Q: What do you like about the Honda NSF 250R Moto 3? How was the transition from the RS125 to the bigger bike?
A: I don’t know what it will be like to be on the Moto 3 yet, I will find out in a few weeks when I go do our testing in Spain for 4 days. Based on what I have seen of the bike and by reading the specs, it is going to be a huge step in the right direction for me. It will have better brakes, better suspension, and I am looking forward to the extra torque that only a 4 stroke can give. All around, it is going to be a better bike.
Q: What role does your mom play in your racing career? Your dad?
A: Both of my parents support me and work very hard to fund my racing. I am very lucky to have parents like them! They both wrench on the bike as well, but my Dad is my main mechanic. My Mom learned how to fiberglass while we were in the UK to help save us some money and time while were were racing. When we are home in the States, my Mom does most of my fundraising while my Dad works on other racers bikes at night to bring in extra funds to help pay for things like, an extra set of fairings, upgrades, things like that. I help out with whatever I can, which means that I wrench with my Dad a couple of nights a week and I also help my Mom and go to whatever meetings I need to go to for potential sponsorships.
Racing bikes is a small part of what it takes to be a champion in today’s world, I have learned that much for sure, but I am thankful for every day!
Q: You live in California for part of the year and the UK during the race season, how do you and your family make this work? It must be hard living in two different places?
A: It is hard living in two different places. Usually it is just my Mom and I that go over to England at the beginning of the season while my Dad stays back. He comes over to as many races as he can. It is what we have to do to race, so we make the most of it.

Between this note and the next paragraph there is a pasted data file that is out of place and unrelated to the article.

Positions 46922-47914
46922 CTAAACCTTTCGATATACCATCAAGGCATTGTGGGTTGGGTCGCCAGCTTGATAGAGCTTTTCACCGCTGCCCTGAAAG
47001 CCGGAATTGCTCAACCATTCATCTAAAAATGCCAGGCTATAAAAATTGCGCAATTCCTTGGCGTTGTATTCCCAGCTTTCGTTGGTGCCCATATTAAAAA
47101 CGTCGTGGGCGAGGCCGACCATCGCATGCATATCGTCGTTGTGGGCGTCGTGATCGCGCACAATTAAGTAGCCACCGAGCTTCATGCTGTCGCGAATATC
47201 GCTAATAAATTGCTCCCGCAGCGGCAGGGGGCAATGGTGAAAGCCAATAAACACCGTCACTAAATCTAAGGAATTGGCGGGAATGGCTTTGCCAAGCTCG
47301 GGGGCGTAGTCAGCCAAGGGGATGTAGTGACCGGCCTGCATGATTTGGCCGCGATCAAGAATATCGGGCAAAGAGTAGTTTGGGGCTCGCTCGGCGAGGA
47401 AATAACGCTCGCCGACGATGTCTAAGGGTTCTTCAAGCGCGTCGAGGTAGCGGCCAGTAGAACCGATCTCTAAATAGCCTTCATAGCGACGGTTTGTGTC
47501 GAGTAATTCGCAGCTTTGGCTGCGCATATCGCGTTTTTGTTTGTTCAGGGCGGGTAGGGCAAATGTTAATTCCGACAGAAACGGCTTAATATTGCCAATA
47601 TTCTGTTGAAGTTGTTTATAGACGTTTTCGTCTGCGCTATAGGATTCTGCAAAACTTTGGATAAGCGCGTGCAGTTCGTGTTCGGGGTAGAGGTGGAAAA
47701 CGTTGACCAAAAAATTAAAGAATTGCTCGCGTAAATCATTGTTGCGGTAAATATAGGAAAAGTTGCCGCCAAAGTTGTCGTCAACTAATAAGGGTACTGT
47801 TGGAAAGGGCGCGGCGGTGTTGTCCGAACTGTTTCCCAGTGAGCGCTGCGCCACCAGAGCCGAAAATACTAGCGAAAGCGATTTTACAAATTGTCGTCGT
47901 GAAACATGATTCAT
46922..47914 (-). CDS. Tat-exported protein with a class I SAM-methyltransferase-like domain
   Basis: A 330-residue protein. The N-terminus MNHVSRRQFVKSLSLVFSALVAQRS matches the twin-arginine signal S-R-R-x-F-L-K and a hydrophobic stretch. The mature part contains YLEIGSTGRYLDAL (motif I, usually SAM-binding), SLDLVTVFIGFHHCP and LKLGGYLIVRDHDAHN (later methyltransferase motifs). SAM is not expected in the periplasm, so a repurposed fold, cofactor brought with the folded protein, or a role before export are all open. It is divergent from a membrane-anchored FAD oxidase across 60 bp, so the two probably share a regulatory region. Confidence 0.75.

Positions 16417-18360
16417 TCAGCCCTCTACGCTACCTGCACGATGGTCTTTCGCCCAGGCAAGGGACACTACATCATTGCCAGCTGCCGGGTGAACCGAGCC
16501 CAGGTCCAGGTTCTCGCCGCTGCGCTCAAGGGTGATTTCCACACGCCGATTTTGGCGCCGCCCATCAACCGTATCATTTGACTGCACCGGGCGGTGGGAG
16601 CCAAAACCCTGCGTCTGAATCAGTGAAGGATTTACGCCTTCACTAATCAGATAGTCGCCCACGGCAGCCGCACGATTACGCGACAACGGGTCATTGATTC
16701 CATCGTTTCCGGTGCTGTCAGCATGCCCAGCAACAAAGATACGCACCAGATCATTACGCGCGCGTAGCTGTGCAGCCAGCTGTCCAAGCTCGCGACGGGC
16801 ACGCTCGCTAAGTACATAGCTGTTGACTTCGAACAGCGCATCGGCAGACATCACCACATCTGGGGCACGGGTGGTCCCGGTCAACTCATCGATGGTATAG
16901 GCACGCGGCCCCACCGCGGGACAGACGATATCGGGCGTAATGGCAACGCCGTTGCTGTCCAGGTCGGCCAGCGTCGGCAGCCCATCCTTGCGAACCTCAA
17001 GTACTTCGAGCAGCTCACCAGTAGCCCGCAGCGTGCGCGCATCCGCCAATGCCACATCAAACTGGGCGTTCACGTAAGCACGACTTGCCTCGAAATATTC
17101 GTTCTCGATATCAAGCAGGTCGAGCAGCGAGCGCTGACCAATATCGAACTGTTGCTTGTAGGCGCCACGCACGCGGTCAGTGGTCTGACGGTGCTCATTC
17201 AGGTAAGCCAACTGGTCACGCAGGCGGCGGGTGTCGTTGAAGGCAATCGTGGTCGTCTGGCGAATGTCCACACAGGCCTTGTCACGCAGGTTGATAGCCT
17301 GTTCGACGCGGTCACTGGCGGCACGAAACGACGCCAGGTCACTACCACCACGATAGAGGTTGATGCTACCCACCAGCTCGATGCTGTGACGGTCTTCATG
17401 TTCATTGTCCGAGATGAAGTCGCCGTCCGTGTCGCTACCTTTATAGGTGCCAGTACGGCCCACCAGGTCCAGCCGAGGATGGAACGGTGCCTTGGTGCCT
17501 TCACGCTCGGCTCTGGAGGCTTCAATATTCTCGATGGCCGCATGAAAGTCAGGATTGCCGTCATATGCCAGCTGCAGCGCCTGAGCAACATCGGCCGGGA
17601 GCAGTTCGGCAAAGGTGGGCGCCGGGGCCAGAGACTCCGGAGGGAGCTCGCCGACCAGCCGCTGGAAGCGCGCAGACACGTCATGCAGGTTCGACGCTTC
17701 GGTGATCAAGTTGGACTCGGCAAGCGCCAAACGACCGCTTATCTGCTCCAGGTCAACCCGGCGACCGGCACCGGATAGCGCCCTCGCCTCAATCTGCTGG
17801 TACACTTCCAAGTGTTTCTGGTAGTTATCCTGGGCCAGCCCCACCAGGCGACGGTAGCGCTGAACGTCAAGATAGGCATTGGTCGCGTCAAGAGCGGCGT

Q: What is the hardest riding technique for you to master and why?
A: The hardest technique to master has been using the rear brake, but once I mastered it, it has saved me many times. I have found that I could brake just a little later than most riders, and that’s all I needed. It’s hard to master the rear brake because it can be hard to tell how much is too much. There is a fine line between slowing down and locking up. It just takes practice and commitment.
Q: Do you have any formal training or receive any coaching in your sport?
A: I have received a lot of formal instruction! My parents believed that it would be easier to teach me right the first time than to break bad habits later, so they invested in schooling for me right away. At the age of 4, they hired Brian Parriott to come teach me how to ride a dirt bike. Even though I was just beginning, they wanted me to learn how to do it from a pro.
From there I went on to take Dirt Bike schools from Scott Davis in Northern California several times, Donnie Hansen Hole Shot classes, Keigwins at the Track Novice and Intermediate Schools, personal instruction days with Ken Hill, and several camps with American Supercamp with Danny Walker and American Roadracing Factory. Finally, I have taken and audited the Yamaha Champions Racing School 6 times with racing legend Scott Russell. As you can see, I have spent a majority of my time in classrooms and on the track in schools! Learn it right and it will pay off!
Q: What kinds of things do you do for off track training?
A: For personal training I like to do mountain biking, BMX riding around our house, basic fitness training on our equipment at home and wakeboarding. Basically, I just like to stay fit. I do all kinds of things every day, I am not the kind of guy that likes to just sit and watch TV. We have a trampoline in our backyard and I like to bounce and do flips and stuff like that on it. I hike when I can too because we like in a very hilly area with awesome trails.
Q: What do your friends say about the fact that you race motorcycles at 14?
26. My friends just support me. It’s cool to know that they do.
Q: One word to describe yourself?
Q: Anything else you’d like people to know??
A: I’m not fearless. I have many fears, but I use them to push me forward, not hold me back.
Thanks for the opportunity!
For more on Jayson please visit him on Facebook or his official website:
One Response to “Interview: Jayson Uribe”
Thanks for finally writing about >Jayson Uribe, Moto 3,
British Superbike, Monster Energy Motorstar | MotoMom <Loved it!